A hierarchy within the justice system? by Eamonn MacDermott

We often hear that there can  be no hierarchy of victims in this society of ours and that people who died during the war here are all the same. Well recent times would suggest not only is there a hierarchy of victims among the dead there is also a hierarchy within the justice system where one murder is not the same as another. So it matters very much who you are alleged to have killed.Let’s take the case of John Downey. Here is a man from Donegal who has faces charges in relation to the deaths of two members of the UDR in 1972.

When the charges were first mooted he opposed an attempt to extradite him as he was legally entitled to do. However, when his appeal against extradition failed what did he do? Did he try and flee the country and find refuge somewhere else? No he didn’t. Did he go on the run within Ireland forcing the authorities to mount searches for him? No he didn’t. Instead when he lost his appeal he handed himself in to the Gardai to be handed over to the Northern authorities.

Since then he was brought before a court in handcuffs, remanded in custody and has been refused bail on at least three occasions. This is despite offering a substantial cash surety and an address in the North. I mean where is he going to run to? Back across the border to the country that handed him over in the first place? Hardly likely. So he currently is incarcerated in Maghaberry Prison and some people would argue that that is only proper for someone facing the most serious charge possible namely murder.Now let’s compare this to the treatment of Soldier F one of the paratroopers involved in the Bloody Sunday shootings. Soldier F faces two murder charges and five attempted murder charges in relation to the shootings on January 30 1972. Now so far so similar to John Downey, the same number of murders in the same year. So when was Soldier F brought to court in handcuffs and remanded in custody? Oh I forgot he wasn’t.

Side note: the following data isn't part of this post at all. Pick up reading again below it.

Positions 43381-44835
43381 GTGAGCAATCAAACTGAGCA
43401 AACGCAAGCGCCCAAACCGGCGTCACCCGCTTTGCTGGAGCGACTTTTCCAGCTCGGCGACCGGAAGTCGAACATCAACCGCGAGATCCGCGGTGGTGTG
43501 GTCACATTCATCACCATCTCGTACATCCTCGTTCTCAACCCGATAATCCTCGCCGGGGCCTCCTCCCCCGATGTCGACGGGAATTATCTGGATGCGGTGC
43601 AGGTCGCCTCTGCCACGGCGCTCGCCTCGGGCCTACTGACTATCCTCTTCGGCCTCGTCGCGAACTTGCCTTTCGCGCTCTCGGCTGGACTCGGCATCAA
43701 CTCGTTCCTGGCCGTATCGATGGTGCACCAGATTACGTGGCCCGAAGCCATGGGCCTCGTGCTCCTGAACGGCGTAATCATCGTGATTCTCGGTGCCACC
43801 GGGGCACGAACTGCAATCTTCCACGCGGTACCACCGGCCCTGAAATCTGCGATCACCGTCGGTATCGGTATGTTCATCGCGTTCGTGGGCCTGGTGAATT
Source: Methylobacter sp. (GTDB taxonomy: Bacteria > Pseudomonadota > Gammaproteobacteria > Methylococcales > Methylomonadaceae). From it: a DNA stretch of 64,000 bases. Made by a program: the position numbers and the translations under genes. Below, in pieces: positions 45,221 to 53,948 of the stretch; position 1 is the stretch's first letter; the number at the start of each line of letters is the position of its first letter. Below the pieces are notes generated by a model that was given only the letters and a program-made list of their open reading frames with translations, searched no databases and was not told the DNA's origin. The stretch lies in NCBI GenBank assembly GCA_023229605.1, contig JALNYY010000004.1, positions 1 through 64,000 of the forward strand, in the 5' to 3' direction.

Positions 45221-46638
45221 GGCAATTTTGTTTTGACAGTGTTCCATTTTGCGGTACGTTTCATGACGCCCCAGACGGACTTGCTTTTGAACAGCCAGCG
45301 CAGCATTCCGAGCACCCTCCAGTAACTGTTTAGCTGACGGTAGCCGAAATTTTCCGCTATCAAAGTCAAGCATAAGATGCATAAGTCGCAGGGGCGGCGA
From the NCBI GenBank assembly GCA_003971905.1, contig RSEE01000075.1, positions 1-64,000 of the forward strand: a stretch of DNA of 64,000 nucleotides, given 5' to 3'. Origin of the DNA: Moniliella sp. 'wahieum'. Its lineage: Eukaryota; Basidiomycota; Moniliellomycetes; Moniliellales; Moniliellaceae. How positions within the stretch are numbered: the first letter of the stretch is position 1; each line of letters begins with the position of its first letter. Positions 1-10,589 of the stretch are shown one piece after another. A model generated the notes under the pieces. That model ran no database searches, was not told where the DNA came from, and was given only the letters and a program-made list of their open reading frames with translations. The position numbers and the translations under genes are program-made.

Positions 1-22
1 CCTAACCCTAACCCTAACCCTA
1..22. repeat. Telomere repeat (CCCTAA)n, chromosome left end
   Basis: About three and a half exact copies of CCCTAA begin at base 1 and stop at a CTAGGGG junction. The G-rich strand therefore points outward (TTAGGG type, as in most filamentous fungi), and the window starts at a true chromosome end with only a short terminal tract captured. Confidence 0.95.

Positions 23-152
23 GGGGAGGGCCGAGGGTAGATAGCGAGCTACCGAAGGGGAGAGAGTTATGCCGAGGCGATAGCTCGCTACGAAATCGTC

So far there has been one hearing involving Soldier F and he did not even deign to make an appearance simply because he doesn’t have to facing as it is a summons not requiring him to appear until the committal stage of proceedings.He does not have to be granted bail as he is not in custody and there has been no suggestion that he should be placed in prison while awaiting his trial.

For the life of my I fail to see what the difference is between Soldier F and John Downey. They both face historic murder charges relating to events in 1972 so why the difference in treatment?

It could not possibly be that there is one law for people like John Downey who is charged with the deaths of security force personnel and another law for Soldier F who is charged with the deaths of civilians. 

If the legal system could find it possible for Soldier F to be charged on the basis of a summons for two murders and five attempted murders why could they not have done the same for John Downey.Surely there is not one law for republicans and another one for soldiers. If so then murder is not murder it all depends on who you kill.

Jude Collins <judejcollins@gmail.com>
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